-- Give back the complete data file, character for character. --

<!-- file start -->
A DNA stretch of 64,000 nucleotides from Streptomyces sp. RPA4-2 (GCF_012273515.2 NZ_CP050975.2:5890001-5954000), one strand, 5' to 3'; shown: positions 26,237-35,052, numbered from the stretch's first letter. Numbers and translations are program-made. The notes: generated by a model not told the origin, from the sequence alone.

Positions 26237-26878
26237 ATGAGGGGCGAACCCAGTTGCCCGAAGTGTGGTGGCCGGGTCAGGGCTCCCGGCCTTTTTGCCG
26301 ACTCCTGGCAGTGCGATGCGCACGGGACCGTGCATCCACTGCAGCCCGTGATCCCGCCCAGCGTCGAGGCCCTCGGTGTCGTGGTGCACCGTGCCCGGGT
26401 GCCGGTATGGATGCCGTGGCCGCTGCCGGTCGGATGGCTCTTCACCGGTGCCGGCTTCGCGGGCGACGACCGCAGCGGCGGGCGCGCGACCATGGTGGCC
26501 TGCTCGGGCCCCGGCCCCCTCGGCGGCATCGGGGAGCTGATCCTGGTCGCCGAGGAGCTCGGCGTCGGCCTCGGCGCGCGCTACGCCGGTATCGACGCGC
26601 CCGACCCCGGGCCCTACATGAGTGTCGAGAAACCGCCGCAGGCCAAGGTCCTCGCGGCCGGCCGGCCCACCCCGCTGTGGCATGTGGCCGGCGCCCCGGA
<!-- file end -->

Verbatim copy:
A DNA stretch of 64,000 nucleotides from Streptomyces sp. RPA4-2 (GCF_012273515.2 NZ_CP050975.2:5890001-5954000), one strand, 5' to 3'; shown: positions 26,237-35,052, numbered from the stretch's first letter. Numbers and translations are program-made. The notes: generated by a model not told the origin, from the sequence alone.

Positions 26237-26878
26237 ATGAGGGGCGAACCCAGTTGCCCGAAGTGTGGTGGCCGGGTCAGGGCTCCCGGCCTTTTTGCCG
26301 ACTCCTGGCAGTGCGATGCGCACGGGACCGTGCATCCACTGCAGCCCGTGATCCCGCCCAGCGTCGAGGCCCTCGGTGTCGTGGTGCACCGTGCCCGGGT
26401 GCCGGTATGGATGCCGTGGCCGCTGCCGGTCGGATGGCTCTTCACCGGTGCCGGCTTCGCGGGCGACGACCGCAGCGGCGGGCGCGCGACCATGGTGGCC
26501 TGCTCGGGCCCCGGCCCCCTCGGCGGCATCGGGGAGCTGATCCTGGTCGCCGAGGAGCTCGGCGTCGGCCTCGGCGCGCGCTACGCCGGTATCGACGCGC
26601 CCGACCCCGGGCCCTACATGAGTGTCGAGAAACCGCCGCAGGCCAAGGTCCTCGCGGCCGGCCGGCCCACCCCGCTGTGGCATGTGGCCGGCGCCCCGGA